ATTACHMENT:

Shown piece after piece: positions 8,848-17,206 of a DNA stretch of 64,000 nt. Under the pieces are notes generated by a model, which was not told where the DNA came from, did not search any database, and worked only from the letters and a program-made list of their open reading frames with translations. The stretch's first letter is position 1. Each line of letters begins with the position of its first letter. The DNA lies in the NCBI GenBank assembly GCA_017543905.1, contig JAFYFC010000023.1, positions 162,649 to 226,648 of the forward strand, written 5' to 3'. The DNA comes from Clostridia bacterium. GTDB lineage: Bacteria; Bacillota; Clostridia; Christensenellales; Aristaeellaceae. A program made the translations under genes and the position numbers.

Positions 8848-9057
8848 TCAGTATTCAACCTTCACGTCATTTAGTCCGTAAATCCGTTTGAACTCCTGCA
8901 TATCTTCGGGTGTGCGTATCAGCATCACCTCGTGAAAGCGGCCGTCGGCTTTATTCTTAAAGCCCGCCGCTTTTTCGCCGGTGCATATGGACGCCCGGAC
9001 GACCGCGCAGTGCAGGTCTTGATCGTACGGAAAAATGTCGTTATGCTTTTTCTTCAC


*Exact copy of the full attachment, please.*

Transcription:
Shown piece after piece: positions 8,848-17,206 of a DNA stretch of 64,000 nt. Under the pieces are notes generated by a model, which was not told where the DNA came from, did not search any database, and worked only from the letters and a program-made list of their open reading frames with translations. The stretch's first letter is position 1. Each line of letters begins with the position of its first letter. The DNA lies in the NCBI GenBank assembly GCA_017543905.1, contig JAFYFC010000023.1, positions 162,649 to 226,648 of the forward strand, written 5' to 3'. The DNA comes from Clostridia bacterium. GTDB lineage: Bacteria; Bacillota; Clostridia; Christensenellales; Aristaeellaceae. A program made the translations under genes and the position numbers.

Positions 8848-9057
8848 TCAGTATTCAACCTTCACGTCATTTAGTCCGTAAATCCGTTTGAACTCCTGCA
8901 TATCTTCGGGTGTGCGTATCAGCATCACCTCGTGAAAGCGGCCGTCGGCTTTATTCTTAAAGCCCGCCGCTTTTTCGCCGGTGCATATGGACGCCCGGAC
9001 GACCGCGCAGTGCAGGTCTTGATCGTACGGAAAAATGTCGTTATGCTTTTTCTTCAC